first well-known school of painting -- the Hudson River school -- appeared
in 1820. As with music and literature, this development was delayed
until artists perceived that the New World offered subjects unique to
itself; in this case the westward expansion of settlement brought the
transcendent beauty of frontier landscapes to painters' attention.
Hudson River painters' directness and simplicity of vision influenced
such later artists as Winslow Homer (1836-1910), who depicted rural
America -- the sea, the mountains, and the people who lived near them.
Middle-class city life found its painter in Thomas Eakins (1844-1916),
an uncompromising realist whose unflinching honesty undercut the genteel
preference for romantic sentimentalism.
soon became a way of life for American artists. In fact, much of American
painting and sculpture since 1900 has been a series of revolts against
tradition. "To hell with the artistic values," announced Robert
Henri (1865-1929). He was the leader of what critics called the "ash-can"
school of painting, after the group's portrayals of the squalid aspects
of city life. Soon the ash-can artists gave way to modernists arriving
from Europe -- the cubists and abstract painters promoted by the photographer
Alfred Stieglitz (1864-1946) at his Gallery 291 in New York City.
the years after World War II, a group of young New York artists formed
the first native American movement to exert major influence on foreign
artists: abstract expressionism. Among the movement's leaders were Jackson
Pollock (1912-1956), Willem de Kooning (1904-1997), and Mark Rothko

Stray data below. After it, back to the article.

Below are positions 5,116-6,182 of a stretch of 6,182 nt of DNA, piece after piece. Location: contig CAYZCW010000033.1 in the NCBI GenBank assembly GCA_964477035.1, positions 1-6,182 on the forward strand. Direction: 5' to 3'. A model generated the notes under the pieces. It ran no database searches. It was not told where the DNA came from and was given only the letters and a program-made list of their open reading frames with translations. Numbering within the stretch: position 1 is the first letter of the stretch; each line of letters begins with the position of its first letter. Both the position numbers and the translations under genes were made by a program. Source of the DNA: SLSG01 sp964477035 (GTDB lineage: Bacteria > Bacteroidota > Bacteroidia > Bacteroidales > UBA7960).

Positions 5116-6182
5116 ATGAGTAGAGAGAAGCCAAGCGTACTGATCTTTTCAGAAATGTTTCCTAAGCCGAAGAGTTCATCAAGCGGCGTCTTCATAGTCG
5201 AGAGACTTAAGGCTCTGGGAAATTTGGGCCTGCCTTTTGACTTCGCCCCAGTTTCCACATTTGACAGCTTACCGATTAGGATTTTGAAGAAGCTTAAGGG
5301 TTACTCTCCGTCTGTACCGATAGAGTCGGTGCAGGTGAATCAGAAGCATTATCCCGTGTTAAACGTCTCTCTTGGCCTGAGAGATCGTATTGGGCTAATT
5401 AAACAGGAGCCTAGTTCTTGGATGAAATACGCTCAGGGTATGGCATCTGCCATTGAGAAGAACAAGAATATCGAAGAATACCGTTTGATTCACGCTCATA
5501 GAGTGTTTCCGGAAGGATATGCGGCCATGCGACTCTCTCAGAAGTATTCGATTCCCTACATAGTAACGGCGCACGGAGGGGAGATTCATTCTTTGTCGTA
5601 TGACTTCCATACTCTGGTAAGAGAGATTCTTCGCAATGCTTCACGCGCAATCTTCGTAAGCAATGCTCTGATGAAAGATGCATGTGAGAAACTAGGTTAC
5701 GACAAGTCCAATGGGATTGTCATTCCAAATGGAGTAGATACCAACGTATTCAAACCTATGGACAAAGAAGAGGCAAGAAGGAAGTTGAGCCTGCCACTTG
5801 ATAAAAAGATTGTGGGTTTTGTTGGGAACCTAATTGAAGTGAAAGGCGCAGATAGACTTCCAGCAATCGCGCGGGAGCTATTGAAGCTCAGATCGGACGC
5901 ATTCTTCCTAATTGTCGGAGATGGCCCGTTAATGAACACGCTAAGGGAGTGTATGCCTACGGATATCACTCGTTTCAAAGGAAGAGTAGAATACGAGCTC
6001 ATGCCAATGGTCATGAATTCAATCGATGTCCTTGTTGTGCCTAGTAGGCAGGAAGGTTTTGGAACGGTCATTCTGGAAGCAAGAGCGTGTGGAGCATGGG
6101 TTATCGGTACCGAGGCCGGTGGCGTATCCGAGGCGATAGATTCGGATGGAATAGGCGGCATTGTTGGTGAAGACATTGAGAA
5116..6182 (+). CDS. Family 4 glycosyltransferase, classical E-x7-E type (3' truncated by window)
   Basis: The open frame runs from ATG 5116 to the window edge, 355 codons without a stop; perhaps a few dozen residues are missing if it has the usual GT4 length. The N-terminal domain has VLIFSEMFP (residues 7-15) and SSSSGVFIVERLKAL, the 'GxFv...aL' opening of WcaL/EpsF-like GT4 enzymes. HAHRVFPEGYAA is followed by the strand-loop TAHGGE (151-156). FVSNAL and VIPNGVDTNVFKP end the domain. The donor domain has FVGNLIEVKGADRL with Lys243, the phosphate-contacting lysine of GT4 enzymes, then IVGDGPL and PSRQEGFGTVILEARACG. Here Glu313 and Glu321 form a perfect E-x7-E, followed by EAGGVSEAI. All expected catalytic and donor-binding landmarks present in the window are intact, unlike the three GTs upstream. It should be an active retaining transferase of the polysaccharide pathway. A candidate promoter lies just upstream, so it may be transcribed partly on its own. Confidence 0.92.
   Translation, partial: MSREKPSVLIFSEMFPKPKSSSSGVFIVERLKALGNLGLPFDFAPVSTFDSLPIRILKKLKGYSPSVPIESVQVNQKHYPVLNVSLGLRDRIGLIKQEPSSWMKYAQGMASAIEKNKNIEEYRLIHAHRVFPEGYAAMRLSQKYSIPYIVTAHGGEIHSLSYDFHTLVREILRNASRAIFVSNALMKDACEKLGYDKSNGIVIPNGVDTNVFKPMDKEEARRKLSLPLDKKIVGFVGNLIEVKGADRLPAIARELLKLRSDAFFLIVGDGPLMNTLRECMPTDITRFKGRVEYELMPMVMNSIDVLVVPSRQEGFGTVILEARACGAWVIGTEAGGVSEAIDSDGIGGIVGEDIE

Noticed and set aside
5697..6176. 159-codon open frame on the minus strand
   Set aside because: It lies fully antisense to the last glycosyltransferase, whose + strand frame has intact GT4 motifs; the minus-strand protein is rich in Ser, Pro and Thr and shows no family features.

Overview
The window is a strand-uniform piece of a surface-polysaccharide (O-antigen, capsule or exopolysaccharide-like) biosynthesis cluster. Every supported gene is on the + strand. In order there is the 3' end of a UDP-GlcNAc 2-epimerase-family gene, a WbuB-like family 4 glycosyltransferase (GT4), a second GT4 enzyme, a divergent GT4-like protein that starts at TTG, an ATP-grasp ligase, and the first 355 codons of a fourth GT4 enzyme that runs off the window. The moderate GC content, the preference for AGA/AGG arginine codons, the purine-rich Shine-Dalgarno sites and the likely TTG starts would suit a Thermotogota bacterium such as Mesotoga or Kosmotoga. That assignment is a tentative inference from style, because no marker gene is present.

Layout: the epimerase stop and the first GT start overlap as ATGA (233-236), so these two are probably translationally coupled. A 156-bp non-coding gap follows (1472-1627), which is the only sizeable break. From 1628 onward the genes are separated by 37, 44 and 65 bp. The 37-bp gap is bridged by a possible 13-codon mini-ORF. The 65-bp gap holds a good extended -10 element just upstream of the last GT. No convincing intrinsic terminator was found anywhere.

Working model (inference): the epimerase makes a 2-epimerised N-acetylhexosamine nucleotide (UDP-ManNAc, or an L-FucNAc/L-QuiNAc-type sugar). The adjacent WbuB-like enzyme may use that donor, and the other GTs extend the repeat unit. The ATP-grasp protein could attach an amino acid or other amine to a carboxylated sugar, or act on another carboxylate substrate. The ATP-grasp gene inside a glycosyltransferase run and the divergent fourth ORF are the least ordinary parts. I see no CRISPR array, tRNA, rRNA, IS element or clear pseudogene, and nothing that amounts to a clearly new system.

(1903-1970). The abstract expressionists abandoned formal composition
and representation of real objects to concentrate on instinctual arrangements
of space and color and to demonstrate the effects of the physical action
of painting on the canvas.
of the next artistic generation favored a different form of abstraction:
works of mixed media. Among them were Robert Rauschenberg (1925- ) and
Jasper Johns (1930- ), who used photos, newsprint, and discarded objects
in their compositions. Pop artists, such as Andy Warhol (1930-1987),
Larry Rivers (1923- ), and Roy Lichtenstein (1923- ), reproduced, with
satiric care, everyday objects and images of American popular culture
-- Coca-Cola bottles, soup cans, comic strips.
artists in America tend not to restrict themselves to schools, styles,
or a single medium. A work of art might be a performance on stage or
a hand-written manifesto; it might be a massive design cut into a Western
desert or a severe arrangement of marble panels inscribed with the names
of American soldiers who died in Vietnam. Perhaps the most influential
20th-century American contribution to world art has been a mocking playfulness,
a sense that a central purpose of a new work is to join the ongoing
debate over the definition of art itself.